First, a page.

Posted on November 4th, 2016 by Uncategorized
Yesterday I was making this rice recipe and complaining about how no matter what I did I could not get the rice to get soft; it always seemed to be under cooked. My husband walked up to the stove and asked why I had the heat on high. I responded smartly that that was just what you do. He immediately turned the heat down to low and laughed at me, saying that no, that wasn’t what you’re supposed to do. By keeping the heat up so high all I was doing was evaporating the water too fast, leaving less water to soak into the rice and in turn keeping it from fully cooking.
I have been cooking rice wrong for years! For some reason I figured that keeping the heat on high would keep the water boiling, therefore cooking the rice faster. I didn’t even think about the fact that the measured out amount of water would decrease rapidly on a high heat.
How’s that for someone that spent most of her life thinking she’d be a biology major? Good thing I switched fields.
Anyways, I do have a recipe for you. I just wanted to rant for a bit about rice cooking and how I just barely learned how to do it correctly. Of course, now that I’ve chatted about how bad I
am was at cooking rice you may not think I’m credible when it comes to rice, but honestly, as long as you figure out how to cook the rice you’re totally fine, and you’ll love this easy and delicious recipe.
2 cups Jasmine Rice
4 cups water
1 tablespoon olive or vegetable oil (optional)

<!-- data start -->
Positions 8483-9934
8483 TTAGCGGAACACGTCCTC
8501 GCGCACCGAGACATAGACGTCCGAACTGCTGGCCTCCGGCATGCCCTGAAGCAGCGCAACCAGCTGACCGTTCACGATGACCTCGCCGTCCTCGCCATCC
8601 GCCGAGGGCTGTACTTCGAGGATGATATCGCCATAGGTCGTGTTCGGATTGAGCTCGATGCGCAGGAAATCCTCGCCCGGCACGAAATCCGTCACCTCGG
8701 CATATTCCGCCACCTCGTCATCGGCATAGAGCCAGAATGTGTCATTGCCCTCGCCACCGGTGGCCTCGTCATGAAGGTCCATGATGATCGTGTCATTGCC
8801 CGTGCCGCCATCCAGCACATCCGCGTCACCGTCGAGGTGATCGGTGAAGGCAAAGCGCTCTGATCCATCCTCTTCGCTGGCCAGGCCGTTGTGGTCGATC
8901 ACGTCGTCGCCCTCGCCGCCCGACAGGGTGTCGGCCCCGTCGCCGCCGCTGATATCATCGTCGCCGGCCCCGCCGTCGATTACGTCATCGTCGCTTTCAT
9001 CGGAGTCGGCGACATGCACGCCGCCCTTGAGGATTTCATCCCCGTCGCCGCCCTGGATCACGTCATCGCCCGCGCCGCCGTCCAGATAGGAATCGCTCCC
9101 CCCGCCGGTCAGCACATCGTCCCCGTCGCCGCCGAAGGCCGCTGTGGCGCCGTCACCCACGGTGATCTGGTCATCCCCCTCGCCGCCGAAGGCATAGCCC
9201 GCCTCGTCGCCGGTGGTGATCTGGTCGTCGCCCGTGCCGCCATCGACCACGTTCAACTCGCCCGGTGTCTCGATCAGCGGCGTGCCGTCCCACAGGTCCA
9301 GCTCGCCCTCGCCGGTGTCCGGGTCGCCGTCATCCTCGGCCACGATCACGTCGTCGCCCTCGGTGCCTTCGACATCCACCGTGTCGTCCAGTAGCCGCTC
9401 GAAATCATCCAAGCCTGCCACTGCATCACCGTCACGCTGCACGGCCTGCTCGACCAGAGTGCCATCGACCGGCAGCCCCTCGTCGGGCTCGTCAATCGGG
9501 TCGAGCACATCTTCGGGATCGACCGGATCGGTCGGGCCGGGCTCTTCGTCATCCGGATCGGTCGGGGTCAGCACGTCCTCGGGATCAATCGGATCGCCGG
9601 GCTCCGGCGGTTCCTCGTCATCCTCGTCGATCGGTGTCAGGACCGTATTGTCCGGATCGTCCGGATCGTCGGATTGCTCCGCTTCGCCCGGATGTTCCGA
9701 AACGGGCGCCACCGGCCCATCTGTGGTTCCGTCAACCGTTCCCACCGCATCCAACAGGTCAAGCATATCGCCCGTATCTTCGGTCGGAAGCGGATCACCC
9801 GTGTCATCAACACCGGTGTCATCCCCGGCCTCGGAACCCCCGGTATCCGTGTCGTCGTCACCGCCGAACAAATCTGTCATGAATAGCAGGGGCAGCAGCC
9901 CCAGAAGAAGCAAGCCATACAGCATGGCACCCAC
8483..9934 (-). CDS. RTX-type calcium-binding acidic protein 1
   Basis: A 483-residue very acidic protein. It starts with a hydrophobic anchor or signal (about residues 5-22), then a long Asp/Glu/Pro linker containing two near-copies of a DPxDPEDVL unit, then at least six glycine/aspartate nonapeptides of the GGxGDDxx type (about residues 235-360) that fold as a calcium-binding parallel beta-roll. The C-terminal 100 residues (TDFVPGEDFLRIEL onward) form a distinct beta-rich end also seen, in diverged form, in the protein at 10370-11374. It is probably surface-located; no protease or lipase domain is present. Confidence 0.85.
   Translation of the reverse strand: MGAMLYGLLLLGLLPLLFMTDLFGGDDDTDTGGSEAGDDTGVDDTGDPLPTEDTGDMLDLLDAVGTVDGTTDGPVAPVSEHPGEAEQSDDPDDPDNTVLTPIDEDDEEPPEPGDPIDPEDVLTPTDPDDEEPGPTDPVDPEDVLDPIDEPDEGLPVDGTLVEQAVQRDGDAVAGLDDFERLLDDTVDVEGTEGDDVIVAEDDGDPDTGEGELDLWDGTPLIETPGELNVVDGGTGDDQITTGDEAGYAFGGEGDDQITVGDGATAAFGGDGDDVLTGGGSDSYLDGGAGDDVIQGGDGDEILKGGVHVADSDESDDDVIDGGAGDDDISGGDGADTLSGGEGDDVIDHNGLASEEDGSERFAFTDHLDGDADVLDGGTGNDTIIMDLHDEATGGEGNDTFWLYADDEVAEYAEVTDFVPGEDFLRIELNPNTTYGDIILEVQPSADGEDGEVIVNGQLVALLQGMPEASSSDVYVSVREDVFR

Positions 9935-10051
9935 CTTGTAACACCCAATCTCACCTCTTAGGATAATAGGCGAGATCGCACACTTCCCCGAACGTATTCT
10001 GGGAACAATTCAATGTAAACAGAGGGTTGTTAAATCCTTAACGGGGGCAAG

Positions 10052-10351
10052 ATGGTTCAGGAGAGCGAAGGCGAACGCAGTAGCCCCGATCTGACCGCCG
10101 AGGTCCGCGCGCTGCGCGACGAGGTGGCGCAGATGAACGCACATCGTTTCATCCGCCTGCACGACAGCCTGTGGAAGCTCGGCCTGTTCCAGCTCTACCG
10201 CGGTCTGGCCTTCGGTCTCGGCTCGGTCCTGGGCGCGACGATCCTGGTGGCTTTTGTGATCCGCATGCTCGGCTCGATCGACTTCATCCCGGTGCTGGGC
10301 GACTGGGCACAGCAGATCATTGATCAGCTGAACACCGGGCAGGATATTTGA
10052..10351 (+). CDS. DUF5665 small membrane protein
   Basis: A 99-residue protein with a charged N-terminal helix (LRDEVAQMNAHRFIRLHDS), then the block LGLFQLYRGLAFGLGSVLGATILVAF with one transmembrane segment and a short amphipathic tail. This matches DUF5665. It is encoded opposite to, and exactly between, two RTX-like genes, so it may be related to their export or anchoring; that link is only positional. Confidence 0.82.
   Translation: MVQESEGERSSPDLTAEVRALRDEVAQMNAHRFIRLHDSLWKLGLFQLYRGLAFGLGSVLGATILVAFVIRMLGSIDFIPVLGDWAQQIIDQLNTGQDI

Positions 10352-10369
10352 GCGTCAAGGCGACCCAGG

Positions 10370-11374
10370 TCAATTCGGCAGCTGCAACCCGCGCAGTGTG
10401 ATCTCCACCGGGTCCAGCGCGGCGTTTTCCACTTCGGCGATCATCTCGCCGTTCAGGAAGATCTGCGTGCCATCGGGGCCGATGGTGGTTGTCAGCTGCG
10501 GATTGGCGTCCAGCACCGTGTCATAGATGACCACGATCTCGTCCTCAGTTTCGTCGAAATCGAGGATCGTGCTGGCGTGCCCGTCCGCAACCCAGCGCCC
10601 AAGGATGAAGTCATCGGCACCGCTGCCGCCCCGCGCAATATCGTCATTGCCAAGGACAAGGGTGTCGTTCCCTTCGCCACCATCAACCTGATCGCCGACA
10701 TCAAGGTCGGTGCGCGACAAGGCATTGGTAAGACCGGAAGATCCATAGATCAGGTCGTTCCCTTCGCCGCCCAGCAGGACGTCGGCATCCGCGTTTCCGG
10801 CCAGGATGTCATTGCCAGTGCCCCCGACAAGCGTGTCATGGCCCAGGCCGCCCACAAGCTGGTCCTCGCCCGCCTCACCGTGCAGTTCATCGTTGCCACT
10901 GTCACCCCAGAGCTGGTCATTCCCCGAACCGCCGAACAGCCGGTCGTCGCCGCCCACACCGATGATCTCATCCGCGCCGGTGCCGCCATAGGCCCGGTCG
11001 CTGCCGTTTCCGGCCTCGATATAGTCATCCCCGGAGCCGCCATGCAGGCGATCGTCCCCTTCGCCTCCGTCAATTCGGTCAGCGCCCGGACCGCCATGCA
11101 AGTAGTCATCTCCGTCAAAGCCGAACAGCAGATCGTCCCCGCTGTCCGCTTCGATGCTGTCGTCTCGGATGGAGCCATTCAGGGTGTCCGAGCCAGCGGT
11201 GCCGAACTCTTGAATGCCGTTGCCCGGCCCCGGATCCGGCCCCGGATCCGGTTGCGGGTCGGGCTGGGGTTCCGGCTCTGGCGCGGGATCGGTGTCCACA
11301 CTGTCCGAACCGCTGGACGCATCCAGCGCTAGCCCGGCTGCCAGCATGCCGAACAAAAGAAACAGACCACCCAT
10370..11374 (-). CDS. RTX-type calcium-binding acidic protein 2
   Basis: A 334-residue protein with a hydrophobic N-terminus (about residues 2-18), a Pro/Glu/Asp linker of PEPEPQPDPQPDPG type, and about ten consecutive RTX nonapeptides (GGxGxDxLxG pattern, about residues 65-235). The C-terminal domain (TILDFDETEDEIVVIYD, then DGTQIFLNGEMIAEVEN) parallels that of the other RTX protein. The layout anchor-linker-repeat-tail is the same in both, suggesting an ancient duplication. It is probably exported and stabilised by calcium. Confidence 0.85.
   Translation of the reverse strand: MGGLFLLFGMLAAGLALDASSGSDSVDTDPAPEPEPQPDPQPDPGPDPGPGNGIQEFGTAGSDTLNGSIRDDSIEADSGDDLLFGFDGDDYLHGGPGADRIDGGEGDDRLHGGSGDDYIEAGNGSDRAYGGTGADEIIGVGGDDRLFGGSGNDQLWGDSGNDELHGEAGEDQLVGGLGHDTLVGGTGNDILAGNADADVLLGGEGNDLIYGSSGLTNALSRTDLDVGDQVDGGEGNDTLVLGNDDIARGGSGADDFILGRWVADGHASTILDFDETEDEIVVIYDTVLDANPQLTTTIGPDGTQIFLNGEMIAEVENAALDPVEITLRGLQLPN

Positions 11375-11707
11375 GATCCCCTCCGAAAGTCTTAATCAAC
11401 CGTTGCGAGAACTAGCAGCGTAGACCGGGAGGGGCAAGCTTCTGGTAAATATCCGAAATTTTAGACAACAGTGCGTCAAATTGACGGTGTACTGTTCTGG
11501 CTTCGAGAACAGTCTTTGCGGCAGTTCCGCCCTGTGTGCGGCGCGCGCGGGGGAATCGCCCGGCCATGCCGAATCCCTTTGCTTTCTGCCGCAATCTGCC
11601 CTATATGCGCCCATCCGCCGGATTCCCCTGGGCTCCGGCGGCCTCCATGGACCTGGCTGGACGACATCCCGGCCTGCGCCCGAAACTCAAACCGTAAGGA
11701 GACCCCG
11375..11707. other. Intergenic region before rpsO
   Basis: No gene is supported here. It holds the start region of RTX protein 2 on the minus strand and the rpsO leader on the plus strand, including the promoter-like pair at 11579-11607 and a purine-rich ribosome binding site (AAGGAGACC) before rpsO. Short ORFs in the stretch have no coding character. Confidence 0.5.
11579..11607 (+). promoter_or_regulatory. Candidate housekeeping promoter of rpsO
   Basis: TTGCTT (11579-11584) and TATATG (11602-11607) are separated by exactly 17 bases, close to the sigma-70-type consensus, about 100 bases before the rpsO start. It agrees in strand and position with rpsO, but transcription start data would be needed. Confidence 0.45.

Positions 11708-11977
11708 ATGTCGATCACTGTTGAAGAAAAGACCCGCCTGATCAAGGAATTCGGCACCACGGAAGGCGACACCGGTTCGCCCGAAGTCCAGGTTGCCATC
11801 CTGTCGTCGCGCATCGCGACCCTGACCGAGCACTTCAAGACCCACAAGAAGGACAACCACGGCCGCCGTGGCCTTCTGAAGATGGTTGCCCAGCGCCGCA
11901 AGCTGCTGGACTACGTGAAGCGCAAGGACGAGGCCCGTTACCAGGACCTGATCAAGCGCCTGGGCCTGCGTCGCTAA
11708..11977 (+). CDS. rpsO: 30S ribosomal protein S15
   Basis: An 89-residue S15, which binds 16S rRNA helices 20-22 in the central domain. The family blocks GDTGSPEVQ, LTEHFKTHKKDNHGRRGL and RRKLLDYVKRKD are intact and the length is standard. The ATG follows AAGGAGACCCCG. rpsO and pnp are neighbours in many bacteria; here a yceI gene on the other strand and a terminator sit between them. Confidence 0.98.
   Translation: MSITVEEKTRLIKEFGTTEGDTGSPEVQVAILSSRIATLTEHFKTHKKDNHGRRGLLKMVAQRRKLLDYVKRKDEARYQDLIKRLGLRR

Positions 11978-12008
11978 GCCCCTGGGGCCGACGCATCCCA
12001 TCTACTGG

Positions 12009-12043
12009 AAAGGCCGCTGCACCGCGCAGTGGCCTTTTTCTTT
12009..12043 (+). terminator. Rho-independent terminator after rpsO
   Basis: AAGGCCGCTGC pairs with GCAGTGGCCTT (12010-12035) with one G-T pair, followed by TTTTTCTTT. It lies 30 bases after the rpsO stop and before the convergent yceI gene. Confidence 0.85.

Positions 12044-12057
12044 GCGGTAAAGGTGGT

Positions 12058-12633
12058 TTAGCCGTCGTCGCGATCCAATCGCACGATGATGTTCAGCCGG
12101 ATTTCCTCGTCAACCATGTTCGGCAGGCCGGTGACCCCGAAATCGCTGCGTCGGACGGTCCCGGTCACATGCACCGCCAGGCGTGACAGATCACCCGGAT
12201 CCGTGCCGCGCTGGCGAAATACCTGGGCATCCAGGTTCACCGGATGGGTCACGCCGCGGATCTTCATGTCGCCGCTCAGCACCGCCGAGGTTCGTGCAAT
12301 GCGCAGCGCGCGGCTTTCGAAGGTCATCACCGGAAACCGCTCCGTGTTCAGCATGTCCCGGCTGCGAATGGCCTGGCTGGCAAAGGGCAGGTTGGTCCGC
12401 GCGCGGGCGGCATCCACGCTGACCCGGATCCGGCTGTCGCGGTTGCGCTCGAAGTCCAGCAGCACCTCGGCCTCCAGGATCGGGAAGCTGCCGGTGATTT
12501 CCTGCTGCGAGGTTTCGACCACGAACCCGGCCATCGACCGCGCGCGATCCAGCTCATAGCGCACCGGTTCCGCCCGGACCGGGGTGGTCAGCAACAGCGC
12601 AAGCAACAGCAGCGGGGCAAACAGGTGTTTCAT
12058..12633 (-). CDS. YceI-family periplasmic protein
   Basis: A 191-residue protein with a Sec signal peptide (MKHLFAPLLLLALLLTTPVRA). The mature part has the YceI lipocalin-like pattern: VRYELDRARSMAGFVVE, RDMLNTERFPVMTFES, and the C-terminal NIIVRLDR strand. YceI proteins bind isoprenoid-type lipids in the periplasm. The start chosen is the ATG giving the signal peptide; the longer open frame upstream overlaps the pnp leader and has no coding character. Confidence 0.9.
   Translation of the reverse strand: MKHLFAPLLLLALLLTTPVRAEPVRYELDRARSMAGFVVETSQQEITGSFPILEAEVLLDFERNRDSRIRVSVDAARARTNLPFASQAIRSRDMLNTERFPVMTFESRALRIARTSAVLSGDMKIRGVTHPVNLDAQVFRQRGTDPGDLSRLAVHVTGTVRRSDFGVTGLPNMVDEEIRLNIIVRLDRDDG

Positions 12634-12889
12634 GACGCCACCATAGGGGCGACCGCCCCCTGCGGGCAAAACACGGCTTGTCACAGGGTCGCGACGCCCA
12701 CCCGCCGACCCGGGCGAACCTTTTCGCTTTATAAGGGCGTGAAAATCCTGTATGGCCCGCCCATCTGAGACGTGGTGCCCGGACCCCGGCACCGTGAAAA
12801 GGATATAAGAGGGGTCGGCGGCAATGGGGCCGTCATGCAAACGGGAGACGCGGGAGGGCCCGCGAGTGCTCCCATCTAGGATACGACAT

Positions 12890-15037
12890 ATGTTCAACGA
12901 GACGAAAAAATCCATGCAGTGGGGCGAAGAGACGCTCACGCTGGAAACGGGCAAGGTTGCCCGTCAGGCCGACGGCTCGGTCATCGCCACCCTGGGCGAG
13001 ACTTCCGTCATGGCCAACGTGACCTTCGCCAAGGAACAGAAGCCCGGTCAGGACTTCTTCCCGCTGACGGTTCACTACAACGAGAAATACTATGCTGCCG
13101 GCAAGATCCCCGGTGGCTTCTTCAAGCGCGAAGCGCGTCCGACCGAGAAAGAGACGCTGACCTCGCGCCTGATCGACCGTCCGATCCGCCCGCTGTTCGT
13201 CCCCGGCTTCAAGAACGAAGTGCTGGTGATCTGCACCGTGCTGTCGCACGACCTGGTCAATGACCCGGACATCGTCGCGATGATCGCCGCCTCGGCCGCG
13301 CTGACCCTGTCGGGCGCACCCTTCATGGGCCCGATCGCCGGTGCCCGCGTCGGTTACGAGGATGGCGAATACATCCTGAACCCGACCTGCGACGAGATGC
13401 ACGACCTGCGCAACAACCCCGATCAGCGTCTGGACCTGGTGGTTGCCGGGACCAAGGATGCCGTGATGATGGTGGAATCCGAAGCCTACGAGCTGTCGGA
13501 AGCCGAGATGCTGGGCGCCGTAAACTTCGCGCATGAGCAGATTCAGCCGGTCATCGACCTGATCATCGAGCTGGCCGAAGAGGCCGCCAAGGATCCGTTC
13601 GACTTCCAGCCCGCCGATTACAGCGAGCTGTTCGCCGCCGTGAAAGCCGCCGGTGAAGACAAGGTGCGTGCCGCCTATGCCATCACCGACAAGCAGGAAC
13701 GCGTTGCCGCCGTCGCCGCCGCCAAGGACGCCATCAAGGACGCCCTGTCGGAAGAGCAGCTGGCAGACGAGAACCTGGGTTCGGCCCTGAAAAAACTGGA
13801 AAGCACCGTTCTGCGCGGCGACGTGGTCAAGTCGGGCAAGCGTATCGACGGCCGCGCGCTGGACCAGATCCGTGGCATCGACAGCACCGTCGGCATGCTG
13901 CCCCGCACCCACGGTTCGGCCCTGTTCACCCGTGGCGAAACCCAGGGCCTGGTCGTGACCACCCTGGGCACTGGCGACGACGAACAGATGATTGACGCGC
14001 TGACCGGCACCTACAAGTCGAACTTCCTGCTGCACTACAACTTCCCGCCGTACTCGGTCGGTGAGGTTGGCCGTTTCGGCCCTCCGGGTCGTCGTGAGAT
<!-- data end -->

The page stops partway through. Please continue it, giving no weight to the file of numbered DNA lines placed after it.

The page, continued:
1/4 cup Tomato Bullion Powder
Put rice, water, oil and tomato powder into a pan. Bring the water to a boil and then reduce the heat to low. Cover with a tight fitting lid and let simmer for about 15 minutes. Do not lift the lid to stir! (This was another mistake of mine… I’m so impatient.) After about 15 minutes remove from heat and let steam in the pot for another additional 10 minutes, or until rice is tender. Fluff with a fork and serve!
There are a few different variations on this recipe, including frying the rice in some oil beforehand or adding tomato paste, but I really like this one because it is so simple, and pretty hard to mess up. Unless you’re me and you don’t understand evaporation.
Let me know if you like it! And comment if you have any variations for this rice that you like to cook, I’d love to hear more recipes.
Spread The Word!
No comments yet.
Sorry, the comment form is closed at this time.